-Linksys WMP54GS PCI wireless adapter (The router is downstairs, I'm not running any cable)

-AVerMedia AVerTV HD DVR (PCI-e x1)

-Acer 17" LCD monitor

 

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win7fanboi

17" LCD monitor ?? Sounds like you have a pretty decent gaming card and a TV tuner. I wouldn't use anything less than a 22", preferably dual monitors.

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DDRDiesel

Trust me, I would LOVE to.  But I don't have the room for anything bigger than the 17".  Where it is, there is a lip on the entertainment center's shelf edge that goes down about two inches, blocking a bit of the top of the screen anyway.  Makes me a sad (albeit back-pain-suffering) Panda.

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win7fanboi

After years of reading MPC I pulled the trigger on building my first computer couple of weeks back. The process was thrilling/nerve wreaking. Especially when I didn't find the backplate for Hyper 212+ right away. I am telling you... sweating bullets. This is what I picked :

  • Corsiar 600T (it was between this and NZXT H2. The H2 would have problem fitting a long video card.)
  • i7-2600K
  • MSI P67A-GD65
  • Cooler Master Hyper 212+ cooler
  • XFX HD 6850
  • OCZ Vertex 2 SSD & 1T Samsung & 1T Segate drives
  • 4gb RAM (planning to upgrade to 8gb)

Thats it.. spent less than 900$ for it since I had got SSD for a laptop. No next gen parts but decent enough for light gaming, video editing and programming.

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Spoondle

What would I reccomend? An assistant.

From what I read, you either need to switch the brand of coffee you're drinking or invenst in a clone. :D

 

OMG... no wonder you want all that.

 

Other than that, all I can think you would need is a decent office chair.

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Sediket

I just find it interesting that you posted your whole conversation you had with your friends about your likes and dislikes of building a computer while eating sushi when I was under the impression that MaximumPC actually posted interesting articles and news.

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Nyarlathotep

I find this article relevant. My friends, family, and co-workers come to me for computer advice all the time. When someone asks me what computer they should buy my first question is always "What do you want to use it for?". I hear others give advice without asking this and they usually end up suggesting the person spend more than the really need to.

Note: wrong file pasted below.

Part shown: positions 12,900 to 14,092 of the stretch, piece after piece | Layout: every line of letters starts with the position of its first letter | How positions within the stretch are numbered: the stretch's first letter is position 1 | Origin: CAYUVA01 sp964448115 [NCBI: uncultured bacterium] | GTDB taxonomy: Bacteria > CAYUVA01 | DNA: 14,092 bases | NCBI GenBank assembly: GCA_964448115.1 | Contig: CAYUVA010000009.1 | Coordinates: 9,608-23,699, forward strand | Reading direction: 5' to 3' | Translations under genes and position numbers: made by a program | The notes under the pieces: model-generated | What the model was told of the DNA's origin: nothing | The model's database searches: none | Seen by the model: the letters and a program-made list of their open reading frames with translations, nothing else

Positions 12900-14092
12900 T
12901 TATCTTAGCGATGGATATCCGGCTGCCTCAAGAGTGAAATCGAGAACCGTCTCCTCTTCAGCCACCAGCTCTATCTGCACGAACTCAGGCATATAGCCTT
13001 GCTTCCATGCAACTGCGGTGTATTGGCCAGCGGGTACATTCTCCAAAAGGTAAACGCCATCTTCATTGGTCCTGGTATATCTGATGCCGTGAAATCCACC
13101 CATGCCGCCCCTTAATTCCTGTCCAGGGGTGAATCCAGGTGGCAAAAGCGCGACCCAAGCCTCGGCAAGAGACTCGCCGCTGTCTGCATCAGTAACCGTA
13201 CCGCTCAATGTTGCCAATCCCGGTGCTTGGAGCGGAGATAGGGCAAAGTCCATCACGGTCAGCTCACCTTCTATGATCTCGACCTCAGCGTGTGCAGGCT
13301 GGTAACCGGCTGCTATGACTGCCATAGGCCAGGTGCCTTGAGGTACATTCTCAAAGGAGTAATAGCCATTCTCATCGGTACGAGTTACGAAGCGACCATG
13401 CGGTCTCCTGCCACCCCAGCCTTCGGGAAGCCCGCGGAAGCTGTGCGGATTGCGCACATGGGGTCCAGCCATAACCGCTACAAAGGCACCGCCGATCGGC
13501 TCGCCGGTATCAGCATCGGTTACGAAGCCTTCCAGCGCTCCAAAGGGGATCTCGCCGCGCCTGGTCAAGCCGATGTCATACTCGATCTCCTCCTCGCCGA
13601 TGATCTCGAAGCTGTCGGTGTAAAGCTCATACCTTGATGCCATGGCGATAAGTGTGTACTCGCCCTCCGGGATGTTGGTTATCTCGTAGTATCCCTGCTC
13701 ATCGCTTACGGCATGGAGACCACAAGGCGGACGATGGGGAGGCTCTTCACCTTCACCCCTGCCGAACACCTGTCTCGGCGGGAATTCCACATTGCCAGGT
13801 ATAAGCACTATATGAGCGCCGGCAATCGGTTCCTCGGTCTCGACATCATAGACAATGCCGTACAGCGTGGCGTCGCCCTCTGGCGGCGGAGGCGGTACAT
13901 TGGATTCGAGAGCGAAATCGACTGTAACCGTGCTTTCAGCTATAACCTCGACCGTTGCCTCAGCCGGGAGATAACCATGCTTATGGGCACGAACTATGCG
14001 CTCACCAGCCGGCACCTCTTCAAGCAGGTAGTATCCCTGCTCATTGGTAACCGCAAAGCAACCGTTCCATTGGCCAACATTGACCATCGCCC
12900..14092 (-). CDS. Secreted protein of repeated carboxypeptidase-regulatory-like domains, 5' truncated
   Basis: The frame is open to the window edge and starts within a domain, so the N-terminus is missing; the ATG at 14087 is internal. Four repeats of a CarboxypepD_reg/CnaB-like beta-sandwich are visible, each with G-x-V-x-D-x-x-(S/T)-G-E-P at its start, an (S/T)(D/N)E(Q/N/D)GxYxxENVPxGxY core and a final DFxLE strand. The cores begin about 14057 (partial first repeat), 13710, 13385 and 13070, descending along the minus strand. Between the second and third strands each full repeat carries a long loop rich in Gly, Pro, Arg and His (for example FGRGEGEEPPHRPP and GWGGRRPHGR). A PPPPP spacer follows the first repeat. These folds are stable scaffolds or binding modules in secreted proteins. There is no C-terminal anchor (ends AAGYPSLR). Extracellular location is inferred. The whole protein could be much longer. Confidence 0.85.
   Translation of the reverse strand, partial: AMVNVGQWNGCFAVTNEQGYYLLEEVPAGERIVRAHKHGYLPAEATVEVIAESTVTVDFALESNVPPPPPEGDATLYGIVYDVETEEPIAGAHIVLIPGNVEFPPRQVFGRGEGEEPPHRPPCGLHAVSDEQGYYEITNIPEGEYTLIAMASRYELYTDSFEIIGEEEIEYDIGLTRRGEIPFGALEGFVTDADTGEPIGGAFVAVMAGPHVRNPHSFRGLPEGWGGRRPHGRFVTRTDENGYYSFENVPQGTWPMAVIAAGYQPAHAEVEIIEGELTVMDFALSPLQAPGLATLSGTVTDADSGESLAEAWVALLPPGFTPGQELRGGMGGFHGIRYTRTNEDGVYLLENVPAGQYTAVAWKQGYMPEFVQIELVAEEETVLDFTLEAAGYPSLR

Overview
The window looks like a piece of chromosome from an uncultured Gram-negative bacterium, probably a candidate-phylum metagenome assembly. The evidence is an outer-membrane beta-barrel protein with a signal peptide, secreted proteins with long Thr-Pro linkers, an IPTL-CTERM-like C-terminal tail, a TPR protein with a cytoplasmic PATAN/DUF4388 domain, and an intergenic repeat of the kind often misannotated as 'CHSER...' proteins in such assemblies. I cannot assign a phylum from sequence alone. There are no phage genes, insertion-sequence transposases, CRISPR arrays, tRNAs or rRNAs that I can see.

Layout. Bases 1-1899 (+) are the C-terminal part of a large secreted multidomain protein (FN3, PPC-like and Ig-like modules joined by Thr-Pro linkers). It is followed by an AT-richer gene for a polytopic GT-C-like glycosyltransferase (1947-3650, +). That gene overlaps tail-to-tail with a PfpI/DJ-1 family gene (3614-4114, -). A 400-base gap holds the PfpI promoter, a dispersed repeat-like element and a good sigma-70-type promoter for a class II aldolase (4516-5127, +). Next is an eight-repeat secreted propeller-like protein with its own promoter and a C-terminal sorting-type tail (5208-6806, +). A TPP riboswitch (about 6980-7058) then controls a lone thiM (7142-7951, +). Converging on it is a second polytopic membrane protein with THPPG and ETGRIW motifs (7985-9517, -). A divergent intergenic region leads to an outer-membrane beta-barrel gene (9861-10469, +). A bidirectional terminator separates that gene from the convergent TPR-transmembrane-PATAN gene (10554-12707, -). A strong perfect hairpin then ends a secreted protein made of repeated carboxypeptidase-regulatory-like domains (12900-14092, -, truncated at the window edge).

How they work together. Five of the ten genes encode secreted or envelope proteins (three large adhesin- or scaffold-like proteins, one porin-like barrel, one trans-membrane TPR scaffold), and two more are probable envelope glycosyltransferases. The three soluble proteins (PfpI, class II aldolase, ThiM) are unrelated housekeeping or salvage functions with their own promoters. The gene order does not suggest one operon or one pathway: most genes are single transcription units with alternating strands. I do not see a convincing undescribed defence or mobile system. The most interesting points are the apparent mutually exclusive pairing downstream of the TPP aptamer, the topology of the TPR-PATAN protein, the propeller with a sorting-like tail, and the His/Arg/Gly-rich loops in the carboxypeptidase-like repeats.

I'm not saying your opinion is invalid just that I disagree.  

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aarcane

the one thing that, while you didn't miss it, is sorely lacking from your build is ZFS.  Of course ZFS is only widely available as a network filesystem in the windows world right now, which is sad, but it provides data reliability and scalability that I've yet to see provided by any other NAS solution or in any windows machine.  it's kinda depressing to think about all the silent corruption that could be occuring at any point on any of your single drives.

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someuid

I find most discussions on what someone should get usually dissolve into "I want it all and here are my justifications - back me up and tell me I'm right."

I would frame the questions this way:

1.  Do you need it portable?  If yes, laptop, if no, desktop.

2.  How much do you have to spend?  Get the most powerful machine you can find for that amount.

David, as for your list, I see you've managed to dream up the best in just about everything except the keyboad, the mouse and the graphics card.

What are you missing?  You need to take the RAM to 24GB, get RAM drive software, and put the Windows swap file on the RAM drive.  See this for an explanation of why: